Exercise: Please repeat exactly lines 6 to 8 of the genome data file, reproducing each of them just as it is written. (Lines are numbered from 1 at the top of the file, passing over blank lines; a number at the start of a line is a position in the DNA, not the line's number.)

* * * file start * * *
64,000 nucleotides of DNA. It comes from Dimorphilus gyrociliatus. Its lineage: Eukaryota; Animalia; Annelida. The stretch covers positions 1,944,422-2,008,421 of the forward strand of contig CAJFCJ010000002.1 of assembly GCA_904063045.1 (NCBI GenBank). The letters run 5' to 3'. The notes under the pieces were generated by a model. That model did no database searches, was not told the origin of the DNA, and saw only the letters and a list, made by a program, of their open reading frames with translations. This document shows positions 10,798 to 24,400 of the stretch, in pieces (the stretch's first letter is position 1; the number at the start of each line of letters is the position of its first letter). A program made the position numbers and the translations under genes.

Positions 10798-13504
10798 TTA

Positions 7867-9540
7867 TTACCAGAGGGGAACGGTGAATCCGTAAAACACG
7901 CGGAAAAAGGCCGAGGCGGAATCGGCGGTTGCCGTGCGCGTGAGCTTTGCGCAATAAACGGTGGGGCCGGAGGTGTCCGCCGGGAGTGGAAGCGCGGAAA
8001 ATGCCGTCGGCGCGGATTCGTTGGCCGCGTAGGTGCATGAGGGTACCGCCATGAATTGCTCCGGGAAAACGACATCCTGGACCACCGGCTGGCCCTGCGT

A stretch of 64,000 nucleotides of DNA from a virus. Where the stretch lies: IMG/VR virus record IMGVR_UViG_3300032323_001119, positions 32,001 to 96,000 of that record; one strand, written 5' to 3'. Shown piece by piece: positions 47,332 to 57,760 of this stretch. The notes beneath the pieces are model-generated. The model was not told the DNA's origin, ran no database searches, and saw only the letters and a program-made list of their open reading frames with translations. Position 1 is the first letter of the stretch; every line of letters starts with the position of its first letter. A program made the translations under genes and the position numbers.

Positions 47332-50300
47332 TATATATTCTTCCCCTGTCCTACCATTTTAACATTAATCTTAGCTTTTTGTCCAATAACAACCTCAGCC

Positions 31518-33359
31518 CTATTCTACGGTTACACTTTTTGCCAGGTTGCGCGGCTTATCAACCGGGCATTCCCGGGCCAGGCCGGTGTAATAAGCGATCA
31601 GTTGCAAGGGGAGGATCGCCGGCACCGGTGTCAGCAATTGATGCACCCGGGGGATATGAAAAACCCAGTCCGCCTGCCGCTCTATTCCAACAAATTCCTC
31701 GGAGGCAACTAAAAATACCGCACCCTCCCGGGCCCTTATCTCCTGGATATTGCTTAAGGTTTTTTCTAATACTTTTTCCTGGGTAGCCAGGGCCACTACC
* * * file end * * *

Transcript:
7901 CGGAAAAAGGCCGAGGCGGAATCGGCGGTTGCCGTGCGCGTGAGCTTTGCGCAATAAACGGTGGGGCCGGAGGTGTCCGCCGGGAGTGGAAGCGCGGAAA
8001 ATGCCGTCGGCGCGGATTCGTTGGCCGCGTAGGTGCATGAGGGTACCGCCATGAATTGCTCCGGGAAAACGACATCCTGGACCACCGGCTGGCCCTGCGT

A stretch of 64,000 nucleotides of DNA from a virus. Where the stretch lies: IMG/VR virus record IMGVR_UViG_3300032323_001119, positions 32,001 to 96,000 of that record; one strand, written 5' to 3'. Shown piece by piece: positions 47,332 to 57,760 of this stretch. The notes beneath the pieces are model-generated. The model was not told the DNA's origin, ran no database searches, and saw only the letters and a program-made list of their open reading frames with translations. Position 1 is the first letter of the stretch; every line of letters starts with the position of its first letter. A program made the translations under genes and the position numbers.